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PTSD: National Center for PTSD

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In Vivo Exposures for Prolonged Exposure Therapy During a Pandemic


In Vivo Exposures for Prolonged Exposure Therapy During a Pandemic

Lisa Cuccurullo, PsyD, and Jennifer Joyce, PsyD

Prolonged Exposure (PE;1), is an evidence-based treatment for PTSD. A core component of PE is exposure. The purpose of exposure is to help patients overcome avoidance of memories and activities that cause trauma-related distress. In PE there are two types of exposure. During imaginal exposure, patients retell the trauma memory. During in vivo exposure, patients do activities where they gradually approach trauma-related memories, feelings and situations that are avoided because of the trauma. The therapist and patient develop a hierarchy of avoided activities that the patient practices through in vivo exposure between sessions.

Conducting PE during the coronavirus (COVID-19) pandemic may require creativity to identify in vivo exposures that are meaningful and effective for patients while also compliant with 'shelter-in-place,' physical distancing, and other safety recommendations. The good news is PE is a robust treatment and can be successful, even in these unique circumstances.

Avoidance and Exposure

During the COVID-19 pandemic, it may be appropriate for patients to avoid certain situations that they normally avoid because of their PTSD, such as being in a crowded place. Many patients will also have situations they are avoiding because of their PTSD that are still safe during the pandemic. It is important to look for both when developing the in vivo hierarchy.

It is important to remind patients about the rationale behind conducting exposures, specifically:

  • Exposure breaks the habit of avoidance
  • Exposure helps patients process their trauma
  • Doing avoided activities gets easier over time
  • Exposure provides patients the opportunity for new learning, such as "I can handle this" and "This situation is not dangerous"
  • Exposure promotes personal mastery

The three categories of in vivo exposures:

  1. Exposure to situations, activities, objects that are avoided because they are perceived as dangerous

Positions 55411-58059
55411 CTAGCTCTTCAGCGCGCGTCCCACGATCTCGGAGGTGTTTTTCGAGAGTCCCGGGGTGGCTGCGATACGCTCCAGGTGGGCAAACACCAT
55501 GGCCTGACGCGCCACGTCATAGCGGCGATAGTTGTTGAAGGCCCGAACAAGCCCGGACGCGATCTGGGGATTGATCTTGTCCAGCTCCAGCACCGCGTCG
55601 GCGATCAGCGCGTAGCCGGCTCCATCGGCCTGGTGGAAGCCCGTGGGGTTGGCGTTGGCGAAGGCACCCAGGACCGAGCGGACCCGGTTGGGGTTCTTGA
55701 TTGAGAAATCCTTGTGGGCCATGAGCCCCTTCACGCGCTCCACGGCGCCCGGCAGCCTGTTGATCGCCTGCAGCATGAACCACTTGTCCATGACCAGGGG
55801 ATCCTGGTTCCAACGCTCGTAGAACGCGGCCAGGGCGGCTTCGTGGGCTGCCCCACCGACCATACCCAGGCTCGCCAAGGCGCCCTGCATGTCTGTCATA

2. Exposure to situations or cues that are avoided because they are reminders of the trauma
  3. Behavioral activation


When creating an in vivo hierarchy with patients, it is important to talk about the function of their avoidance. Patients may avoid the same situation for different reasons.

  • Patient One avoids the grocery store because she feels vulnerable and uncomfortable in crowds.
  • Patient Two avoids the grocery store because the smell of the flowers when she enters the store reminds her of her trauma.
  • in vivo exposures during COVID-19 (as always) need to address the function of the avoidance. In the examples above, each patient's in vivo hierarchy may look very different even though the situation they avoid (going to the store) is the same.

    In Vivo Assignments During COVID-19

    Below are examples of in vivo assignments that can be compliant with COVID -19 restrictions. This is not an exhaustive list but is intended to help therapists be creative in planning in vivo exercises.

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    Expert clinicians from the PTSD Consultation Program are available to talk with therapists about how they might adapt these suggestions for a specific Veteran patient. We can be reached at or 866-948-7880

    The headings below are categories of avoidance. Under each heading are examples of in vivo exercises that may work well within pandemic-related restrictions.

    Exposure to situations, activities, objects that are avoided because they are perceived as dangerous.


    • Imaginal exposure to a crowded situation
    • Watch video clips of crowds
    • Sit in the car close to the entrance of a supermarket or other essential business

    People are dangerous

    • Sit at home with the windows and/or blinds open
    • Sit on porch with back to the street
    • Sit in backyard with gate open
    • Drive with the doors unlocked
    • Sit in car in a parking lot with the doors unlocked
    • Walk with headphones in ears
    • Listen to music at a high enough volume so that other noise would not be able to be heard
    • Close eyes while listening to music
    • Go for a walk while maintaining social distancing


    • Sit in the car in driveway or street
    • Sit in the car with the engine on outside